When You Look At Me
Album: Christina Milian
Christina Milian thinks stereotypes shouldn’t determine someone’s worth in “When You Look At Me.”
She spots someone giving her dirty looks and watching her. Since she’s a teenager, she thinks they are assuming she’s flighty (“Tell me who do you think you see/You’re standing in your corner looking out on me/You think I’m so predictable”). She asks the person to describe the person they think she is. (“tell me who do you think I am/Looks can be deceiving/Better guess again/Tell me what you see/When you look at me”).
She’s found people think of her as materialistic and rich. (“You’re probably thinking that I want those things/Cash, cars – diamond rings/Thinkin’ on my side the grass is green”). However, the same people who stereotype her as such have never spoken a word to her. (“But you don’t know where I have been”). She could appear to be manipulative to one person or sweet to another (“I could be a wolf in disguise/
I could be an angel in your eyes”). She uses the platitude “never a judge a book by it’s cover” to make her point.
In the b-part, she repeats the same ideas she expressed in the first verse but with different adjectives. Twice. The second time, the adjectives are taken out and replaced with vague words. (“I could be a crook or your lover/I could be one or the other”) She then tells people they don’t know her and don’t assume. (“If you’d look beneath you’d discover/You just don’t know me!”). The b-part is filler and should’ve been edited out of the single. It’s redundant.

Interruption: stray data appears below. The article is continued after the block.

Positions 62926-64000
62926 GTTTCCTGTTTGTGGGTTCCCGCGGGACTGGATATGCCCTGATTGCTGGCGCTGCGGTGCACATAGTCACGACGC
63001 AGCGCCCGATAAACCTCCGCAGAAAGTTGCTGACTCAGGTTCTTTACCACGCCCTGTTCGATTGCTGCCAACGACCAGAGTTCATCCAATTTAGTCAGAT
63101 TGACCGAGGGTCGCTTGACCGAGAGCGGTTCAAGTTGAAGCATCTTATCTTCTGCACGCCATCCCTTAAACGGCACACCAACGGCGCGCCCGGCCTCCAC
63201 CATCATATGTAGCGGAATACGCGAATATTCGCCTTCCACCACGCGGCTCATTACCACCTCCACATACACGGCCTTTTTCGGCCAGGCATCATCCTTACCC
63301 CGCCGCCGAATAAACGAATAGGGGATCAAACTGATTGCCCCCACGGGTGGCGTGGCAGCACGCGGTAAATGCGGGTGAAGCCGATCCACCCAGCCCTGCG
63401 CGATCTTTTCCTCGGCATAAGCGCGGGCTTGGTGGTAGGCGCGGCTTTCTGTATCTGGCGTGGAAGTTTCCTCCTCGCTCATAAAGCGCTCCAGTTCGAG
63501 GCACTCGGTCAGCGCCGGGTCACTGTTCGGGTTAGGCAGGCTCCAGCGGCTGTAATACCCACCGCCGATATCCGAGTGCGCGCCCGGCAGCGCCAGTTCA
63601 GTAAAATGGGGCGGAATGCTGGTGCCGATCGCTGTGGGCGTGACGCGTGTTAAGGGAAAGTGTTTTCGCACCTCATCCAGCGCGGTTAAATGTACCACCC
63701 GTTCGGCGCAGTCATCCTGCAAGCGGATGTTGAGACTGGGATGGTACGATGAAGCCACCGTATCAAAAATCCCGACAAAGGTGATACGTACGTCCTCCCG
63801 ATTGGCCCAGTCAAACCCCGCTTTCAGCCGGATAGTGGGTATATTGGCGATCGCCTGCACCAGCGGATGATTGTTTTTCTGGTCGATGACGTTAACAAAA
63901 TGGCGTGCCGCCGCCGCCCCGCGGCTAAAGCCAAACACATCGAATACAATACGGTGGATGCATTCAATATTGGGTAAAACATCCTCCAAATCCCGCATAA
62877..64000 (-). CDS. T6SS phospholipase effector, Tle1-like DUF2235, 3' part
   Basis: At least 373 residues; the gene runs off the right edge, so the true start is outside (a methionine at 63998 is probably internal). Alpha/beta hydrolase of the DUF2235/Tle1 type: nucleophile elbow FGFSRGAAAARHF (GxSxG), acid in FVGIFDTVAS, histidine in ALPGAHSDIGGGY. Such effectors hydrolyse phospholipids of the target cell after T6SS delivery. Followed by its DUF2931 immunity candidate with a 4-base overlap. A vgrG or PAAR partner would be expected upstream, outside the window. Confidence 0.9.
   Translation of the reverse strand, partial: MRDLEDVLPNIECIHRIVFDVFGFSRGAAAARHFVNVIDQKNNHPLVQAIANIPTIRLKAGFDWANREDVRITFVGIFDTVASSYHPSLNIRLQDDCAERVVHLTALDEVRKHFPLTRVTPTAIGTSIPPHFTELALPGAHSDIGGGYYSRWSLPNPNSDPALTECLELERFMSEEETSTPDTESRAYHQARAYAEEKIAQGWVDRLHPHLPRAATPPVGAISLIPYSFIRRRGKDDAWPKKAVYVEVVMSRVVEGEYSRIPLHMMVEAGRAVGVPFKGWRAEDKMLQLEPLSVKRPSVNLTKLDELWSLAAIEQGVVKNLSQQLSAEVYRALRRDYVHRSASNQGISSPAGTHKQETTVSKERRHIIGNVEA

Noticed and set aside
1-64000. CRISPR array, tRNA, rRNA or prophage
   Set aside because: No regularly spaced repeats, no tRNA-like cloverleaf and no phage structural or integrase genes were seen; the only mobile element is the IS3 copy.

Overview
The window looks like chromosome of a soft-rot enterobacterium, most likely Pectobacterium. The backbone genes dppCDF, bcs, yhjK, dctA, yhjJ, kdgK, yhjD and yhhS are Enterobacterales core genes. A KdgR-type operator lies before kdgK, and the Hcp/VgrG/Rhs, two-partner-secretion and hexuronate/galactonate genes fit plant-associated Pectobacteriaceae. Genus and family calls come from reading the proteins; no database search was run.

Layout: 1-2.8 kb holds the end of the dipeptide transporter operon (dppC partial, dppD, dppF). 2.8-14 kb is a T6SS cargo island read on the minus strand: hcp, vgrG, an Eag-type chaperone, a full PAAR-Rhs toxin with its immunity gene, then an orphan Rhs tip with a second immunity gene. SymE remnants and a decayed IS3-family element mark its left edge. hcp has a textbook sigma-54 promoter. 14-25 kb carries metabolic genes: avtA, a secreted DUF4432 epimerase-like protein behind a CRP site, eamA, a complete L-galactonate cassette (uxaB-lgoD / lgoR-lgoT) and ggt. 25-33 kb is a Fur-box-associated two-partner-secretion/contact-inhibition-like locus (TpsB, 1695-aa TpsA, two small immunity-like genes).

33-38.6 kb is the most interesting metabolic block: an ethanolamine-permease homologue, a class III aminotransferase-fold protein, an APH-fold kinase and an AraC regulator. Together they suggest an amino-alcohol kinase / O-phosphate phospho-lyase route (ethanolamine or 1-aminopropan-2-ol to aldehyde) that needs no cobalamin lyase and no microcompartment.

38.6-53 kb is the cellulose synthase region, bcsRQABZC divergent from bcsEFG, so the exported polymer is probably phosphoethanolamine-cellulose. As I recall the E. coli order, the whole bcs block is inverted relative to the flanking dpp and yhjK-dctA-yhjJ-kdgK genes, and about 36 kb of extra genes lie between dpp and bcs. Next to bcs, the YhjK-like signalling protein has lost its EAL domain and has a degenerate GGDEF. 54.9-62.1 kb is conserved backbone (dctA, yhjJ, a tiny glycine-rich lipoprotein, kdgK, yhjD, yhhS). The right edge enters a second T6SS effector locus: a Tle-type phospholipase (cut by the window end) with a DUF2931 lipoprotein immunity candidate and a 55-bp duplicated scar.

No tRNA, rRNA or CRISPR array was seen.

In the next verse, she tells the person who doesn’t know her that the really nice guy with a good job is actually a creepy psychopath. Then, she points the homeless person she’s afraid of wouldn’t harm her. (“You look at your neighbor thinking ‘what a guy’/Cuz he’s got a 9-5/And I bet that you don’t realize/He stalks you while you sleep at night/Yet you’re scared of the homeless guy/Think he’s gonna wanna start a fight”).
She talks in the bridge and asks the person what do they think of her now. (“Now tell me, who do you think I am? Huh?/You don’t even know me”).
Clunky and unimaginative, the single relies on the chorus to do the work and make it listenable. It plays into stereotypes itself: materialistic girls, nonthreatening homeless people, and a Lifetime movie of the week villian in the supposedly nice guy living next door.